Gravity is weightless but groundbreaking 3-D entertainment, seamlessly synchronizing art and science and should orbit Oscar's shortlist of the year's best. I watched nearly 500 set of lips mouth the word "wow" as they exited the premiere of Gravity at September's Toronto International Film Festival.
Gravity's riveting 13-minute opening sequence immediately sets the audience 600 kilometers into the silent, terrifying vastness above Earth. Then the tiniest blip appears in the far-off distance, and as it slowly floats closer to the screen, we eventually see that it is astronauts Ryan Stone (Sandra Bullock) and Matt Kowalski (George Clooney) swimming through space.
If the spectacle doesn't grab you, the story will. There is no villain in Gravity--no evil computer, no aliens. Instead, the antagonist is nature itself: the weightless, soundless nothingness of space, and therein lies the film's genius. We are reminded that humans may never truly tame space, only ride its waves. In director Alfonso Cuaron's masterpiece, we're struck by space's wonder and mystery, but we also discover the terror of not being tethered to humanity. When we hear an intense firestorm of space debris hurtling in Ryan Stone's direction, we gradually tense up as she whispers, "No," followed by another, louder "No," and a rapid-fire scream of "No, no, no, no, no, no!" What follows is pure cinematic spectacle.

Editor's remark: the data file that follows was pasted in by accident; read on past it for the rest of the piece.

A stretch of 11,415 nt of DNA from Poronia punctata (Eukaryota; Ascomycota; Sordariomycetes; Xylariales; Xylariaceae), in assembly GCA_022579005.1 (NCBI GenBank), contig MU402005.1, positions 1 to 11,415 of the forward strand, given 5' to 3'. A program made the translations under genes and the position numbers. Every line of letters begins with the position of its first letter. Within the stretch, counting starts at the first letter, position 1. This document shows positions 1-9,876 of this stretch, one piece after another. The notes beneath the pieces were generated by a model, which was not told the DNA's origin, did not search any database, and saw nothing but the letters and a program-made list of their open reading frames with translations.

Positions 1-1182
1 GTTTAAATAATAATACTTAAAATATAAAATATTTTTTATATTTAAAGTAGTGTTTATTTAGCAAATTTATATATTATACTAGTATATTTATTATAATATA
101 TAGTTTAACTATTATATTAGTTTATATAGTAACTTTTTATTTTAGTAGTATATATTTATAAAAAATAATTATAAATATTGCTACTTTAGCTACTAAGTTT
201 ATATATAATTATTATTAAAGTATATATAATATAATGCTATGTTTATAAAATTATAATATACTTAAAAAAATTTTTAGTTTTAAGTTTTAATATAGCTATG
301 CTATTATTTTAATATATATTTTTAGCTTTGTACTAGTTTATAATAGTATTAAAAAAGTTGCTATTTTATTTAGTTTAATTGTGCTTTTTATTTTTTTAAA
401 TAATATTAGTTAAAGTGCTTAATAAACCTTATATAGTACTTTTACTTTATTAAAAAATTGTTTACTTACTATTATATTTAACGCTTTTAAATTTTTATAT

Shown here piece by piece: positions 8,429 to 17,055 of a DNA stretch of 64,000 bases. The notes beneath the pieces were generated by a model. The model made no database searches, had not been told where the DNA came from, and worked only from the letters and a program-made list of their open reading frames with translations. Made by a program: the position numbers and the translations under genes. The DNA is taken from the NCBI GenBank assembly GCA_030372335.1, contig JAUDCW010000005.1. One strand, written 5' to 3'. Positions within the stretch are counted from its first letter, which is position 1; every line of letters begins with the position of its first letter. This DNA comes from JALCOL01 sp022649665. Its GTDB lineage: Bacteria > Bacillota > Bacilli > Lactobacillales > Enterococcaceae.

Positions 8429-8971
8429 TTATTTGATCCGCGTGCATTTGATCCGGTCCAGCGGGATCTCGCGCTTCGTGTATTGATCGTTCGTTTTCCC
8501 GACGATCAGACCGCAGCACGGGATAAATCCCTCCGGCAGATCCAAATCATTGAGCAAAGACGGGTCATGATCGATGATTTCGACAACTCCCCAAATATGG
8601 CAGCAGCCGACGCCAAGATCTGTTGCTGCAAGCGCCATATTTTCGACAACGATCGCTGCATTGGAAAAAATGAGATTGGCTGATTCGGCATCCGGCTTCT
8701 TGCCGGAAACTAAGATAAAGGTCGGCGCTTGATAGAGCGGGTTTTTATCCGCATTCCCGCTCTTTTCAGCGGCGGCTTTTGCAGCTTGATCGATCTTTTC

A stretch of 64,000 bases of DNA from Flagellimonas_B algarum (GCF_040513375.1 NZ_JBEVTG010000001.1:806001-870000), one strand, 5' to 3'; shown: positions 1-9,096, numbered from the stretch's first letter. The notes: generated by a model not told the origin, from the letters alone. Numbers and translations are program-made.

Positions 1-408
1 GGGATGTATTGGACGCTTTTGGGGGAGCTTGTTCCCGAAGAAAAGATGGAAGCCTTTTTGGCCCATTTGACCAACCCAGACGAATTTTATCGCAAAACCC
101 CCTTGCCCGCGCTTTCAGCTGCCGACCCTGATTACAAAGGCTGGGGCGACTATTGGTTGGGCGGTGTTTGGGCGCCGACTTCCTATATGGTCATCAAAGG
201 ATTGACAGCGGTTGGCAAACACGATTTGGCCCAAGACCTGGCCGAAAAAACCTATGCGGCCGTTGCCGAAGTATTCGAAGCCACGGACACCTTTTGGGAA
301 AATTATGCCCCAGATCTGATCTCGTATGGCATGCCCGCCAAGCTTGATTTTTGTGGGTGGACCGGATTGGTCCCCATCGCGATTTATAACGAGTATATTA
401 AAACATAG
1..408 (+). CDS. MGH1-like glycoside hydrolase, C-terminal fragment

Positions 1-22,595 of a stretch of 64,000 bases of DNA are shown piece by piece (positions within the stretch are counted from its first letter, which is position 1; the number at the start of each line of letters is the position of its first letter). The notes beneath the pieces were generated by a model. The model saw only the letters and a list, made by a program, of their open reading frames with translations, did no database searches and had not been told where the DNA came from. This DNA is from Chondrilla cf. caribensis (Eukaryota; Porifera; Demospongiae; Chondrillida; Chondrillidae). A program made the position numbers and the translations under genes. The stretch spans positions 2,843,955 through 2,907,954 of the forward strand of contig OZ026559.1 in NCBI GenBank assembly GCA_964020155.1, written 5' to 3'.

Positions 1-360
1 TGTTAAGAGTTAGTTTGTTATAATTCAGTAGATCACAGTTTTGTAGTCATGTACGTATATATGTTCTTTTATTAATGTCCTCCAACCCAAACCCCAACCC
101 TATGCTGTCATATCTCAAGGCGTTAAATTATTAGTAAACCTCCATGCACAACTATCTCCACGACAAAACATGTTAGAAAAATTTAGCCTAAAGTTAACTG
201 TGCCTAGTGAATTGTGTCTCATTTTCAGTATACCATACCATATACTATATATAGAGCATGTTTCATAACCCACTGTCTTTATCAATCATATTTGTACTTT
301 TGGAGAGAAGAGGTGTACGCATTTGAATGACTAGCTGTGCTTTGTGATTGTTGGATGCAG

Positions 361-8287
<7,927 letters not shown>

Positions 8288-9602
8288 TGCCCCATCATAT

"There was a lot of careful planning and calculating in all of this," director Cuaron told Boise Weekly at TIFF. "Honestly, there was no technology that existed to do many of these shots."
Cuaron, who found critical acclaim with 2004's Harry Potter and the Prisoner of Azkaban (the best of the series) and 2006's Children of Men, helped develop never-before-used technology for Gravity's technical wonder. But Cuaron reserved his highest praise for his star.
"A huge portion of Sandra's performance was behind [her astronaut helmet's] visor," Cuaron told BW. "And yet, she holds the film and our hearts, all through those amazing eyes."
Bullock told BW that the script and arduous filming stretched her Oscar-winning talents to new horizons.
"It scared me on every single level," said Bullock. "But I appreciate not being in my comfort zone. It unlocks those things that scare you, frustrate you, make you so insecure, and it requires you to dig even deeper."
In a light moment following the TIFF premiere, Bullock admitted to an ironic dread.
"I'm deathly afraid of flying," she said with a familiar smile. "It's my greatest fear."
But fly she does, in the performance of her career. The character of Ryan Stone is fully realized in Bullock's portrayal of an astronaut-mother who experiences loss, which only manifests an act of courage to return to Earth, which only appears as an unattainable big blue marble through much of the film.
So here it is folks: the big, wonderful film you've been waiting for. And yes, Gravity is well worth the weight.